Desert fan palms require lots of water and so are only found where water is at or near the surface; such places as desert springs, seeps, streams or rivers like the Colorado. In the desert, dying palms are inevitably a sign that the source of water is being exhausted or changing where it comes to the surface. One or the other of these explanations is happening at Corn Spring.

The Bureau of Land Management manages Corn Spring and most of the lands around it. The BLM placed a well at the oasis decades ago. Could it be that too much groundwater is being removed by the well? Not likely. The campground at the oasis is rarely used; most people bring in most of their water, hand pumped to the surface.

Tamarisk trees have been growing at the oases since at least 1980. Might the tamarisk trees be intercepting the groundwater with their roots before the palms get it? This could account for some water loss but palms usually crowd out tamarisk trees, not the other way around. Besides the palms and tamarisk trees have been living together for quite a while and for most of the time the palms were doing fine.

Most desert springs, such as Corn Spring, receive their water from the damming of underground flows by earth faults. Finely crushed soil (fault gouge) can be impermeable to water flow and groundwater may rise all the way to the surface. A fault has created the canyon in which Corn Spring lies. The damming of groundwater results in water rising to the surface at just the one place. Hundreds, perhaps thousands, of years ago desert fan palms seeds were brought to the spring, most likely by the ancestors of Cahuilla Indians. The seeds germinated and the young palms thrived in the warm climate of the Colorado Desert and in the moist soil at the spring.

Some time in the last 20 years or so, an earthquake resulted in a shifting of rock and alluvium along fault. It seems to have altered the movement of groundwater to the surface. Although some water was still available to the palms, most was not. Perhaps the underground dam was breached allowing the water to sink deeper into the earth.

An alternate explanation is that the aquifer (groundwater) was finite, filled during the last ice age when rainfall was more plentiful. With the drying out of the Southwest over the past 10,000 years, the aquifer is no longer sufficiently recharged and has become exhausted. No water is left for the palms and oasis slowly expires.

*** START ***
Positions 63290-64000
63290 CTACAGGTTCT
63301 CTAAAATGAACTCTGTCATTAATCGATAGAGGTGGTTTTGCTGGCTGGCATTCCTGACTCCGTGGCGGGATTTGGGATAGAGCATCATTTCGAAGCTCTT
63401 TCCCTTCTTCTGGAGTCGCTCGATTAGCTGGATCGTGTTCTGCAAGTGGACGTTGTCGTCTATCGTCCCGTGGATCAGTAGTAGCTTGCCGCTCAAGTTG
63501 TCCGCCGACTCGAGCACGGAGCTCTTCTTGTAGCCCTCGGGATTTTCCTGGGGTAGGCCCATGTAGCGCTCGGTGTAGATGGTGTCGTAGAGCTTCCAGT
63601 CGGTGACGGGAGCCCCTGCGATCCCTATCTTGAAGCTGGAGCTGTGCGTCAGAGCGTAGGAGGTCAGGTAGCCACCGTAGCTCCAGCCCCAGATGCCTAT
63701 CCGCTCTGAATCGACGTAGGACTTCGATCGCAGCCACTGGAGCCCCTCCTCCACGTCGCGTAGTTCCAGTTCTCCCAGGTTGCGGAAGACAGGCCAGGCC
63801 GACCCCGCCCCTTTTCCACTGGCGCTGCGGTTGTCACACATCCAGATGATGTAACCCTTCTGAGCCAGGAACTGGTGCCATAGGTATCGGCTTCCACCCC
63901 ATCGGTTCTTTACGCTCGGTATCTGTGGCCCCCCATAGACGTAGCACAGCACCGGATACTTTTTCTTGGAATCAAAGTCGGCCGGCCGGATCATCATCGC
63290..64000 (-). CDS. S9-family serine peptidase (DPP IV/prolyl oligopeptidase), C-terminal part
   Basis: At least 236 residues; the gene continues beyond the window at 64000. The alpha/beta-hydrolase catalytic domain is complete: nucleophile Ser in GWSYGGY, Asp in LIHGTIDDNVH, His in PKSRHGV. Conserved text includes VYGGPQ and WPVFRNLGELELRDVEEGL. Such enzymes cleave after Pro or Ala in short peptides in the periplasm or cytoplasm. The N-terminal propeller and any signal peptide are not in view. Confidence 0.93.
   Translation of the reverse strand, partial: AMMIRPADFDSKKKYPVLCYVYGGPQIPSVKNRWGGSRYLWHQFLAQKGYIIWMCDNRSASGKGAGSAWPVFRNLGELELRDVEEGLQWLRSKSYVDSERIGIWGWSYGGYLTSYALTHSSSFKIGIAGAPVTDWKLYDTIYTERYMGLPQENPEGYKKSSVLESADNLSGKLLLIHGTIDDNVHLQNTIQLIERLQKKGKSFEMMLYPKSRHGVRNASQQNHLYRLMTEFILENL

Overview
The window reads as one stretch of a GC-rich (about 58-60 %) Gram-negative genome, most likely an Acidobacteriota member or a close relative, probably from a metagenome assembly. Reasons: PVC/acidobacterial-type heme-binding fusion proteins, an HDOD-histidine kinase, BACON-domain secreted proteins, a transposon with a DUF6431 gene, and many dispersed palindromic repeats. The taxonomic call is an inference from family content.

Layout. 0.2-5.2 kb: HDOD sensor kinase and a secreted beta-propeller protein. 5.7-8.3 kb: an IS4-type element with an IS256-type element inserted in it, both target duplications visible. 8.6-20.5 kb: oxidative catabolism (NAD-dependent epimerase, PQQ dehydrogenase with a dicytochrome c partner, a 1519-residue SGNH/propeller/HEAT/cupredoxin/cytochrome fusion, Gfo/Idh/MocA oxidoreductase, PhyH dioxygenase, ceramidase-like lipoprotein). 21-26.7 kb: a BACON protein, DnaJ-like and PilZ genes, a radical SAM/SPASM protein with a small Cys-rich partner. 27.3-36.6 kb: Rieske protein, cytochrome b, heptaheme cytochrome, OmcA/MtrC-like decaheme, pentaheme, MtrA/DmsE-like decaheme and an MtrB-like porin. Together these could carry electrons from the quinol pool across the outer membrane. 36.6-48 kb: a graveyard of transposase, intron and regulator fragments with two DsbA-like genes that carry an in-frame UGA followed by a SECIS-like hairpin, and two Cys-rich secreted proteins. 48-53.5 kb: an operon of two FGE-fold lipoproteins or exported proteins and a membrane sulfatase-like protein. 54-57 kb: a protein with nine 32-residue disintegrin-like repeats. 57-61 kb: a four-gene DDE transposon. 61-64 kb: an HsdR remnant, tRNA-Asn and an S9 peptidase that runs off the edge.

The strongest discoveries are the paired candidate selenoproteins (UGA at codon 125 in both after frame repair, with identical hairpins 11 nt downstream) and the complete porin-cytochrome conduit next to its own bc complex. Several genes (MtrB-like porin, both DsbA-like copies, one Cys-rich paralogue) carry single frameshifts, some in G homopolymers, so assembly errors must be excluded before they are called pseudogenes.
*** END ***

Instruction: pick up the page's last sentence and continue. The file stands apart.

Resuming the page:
Whichever explanation is correct, the oasis is dying. Cutting down the tamarisk trees might help but will probably not alter the long-term prospects of the oasis.

James Cornett is a desert ecologist living in Palm Springs.

July 13, 2012

Firm is spearheading opposition to Mojave Desert groundwater pumping

A Texas-based oil and gas services company files two lawsuits to combat an effort to withdraw Mojave groundwater and sell it to urban Southern California.

Water pours out into a spreading basin that holds water from a pilot well used for testing. Cadiz Inc. hopes to pump groundwater from the Mojave Desert to sell to urban Southern California. (Al Seib, Los Angeles Times / April 18, 2012)

By Bettina Boxall
Los Angeles Times

The company that wants to pump large amounts of Mojave Desert groundwater and sell it for a profit to Southern California suburbs has run into opposition from an unexpected quarter: an international corporation that runs industrial salt operations next door to the proposed project.

Texas-based Tetra Technologies Inc., an oil and gas services enterprise, has come out swinging at Cadiz Inc.'s pumping plans, filing two lawsuits, mounting a public relations campaign and dismissing the water project's environmental review as a sham designed to escape serious scrutiny.

"There are so many games that they've played to make this thing 'work,' " said Robert Bower, a partner in the California law firm of Rutan & Tucker, which is representing Tetra.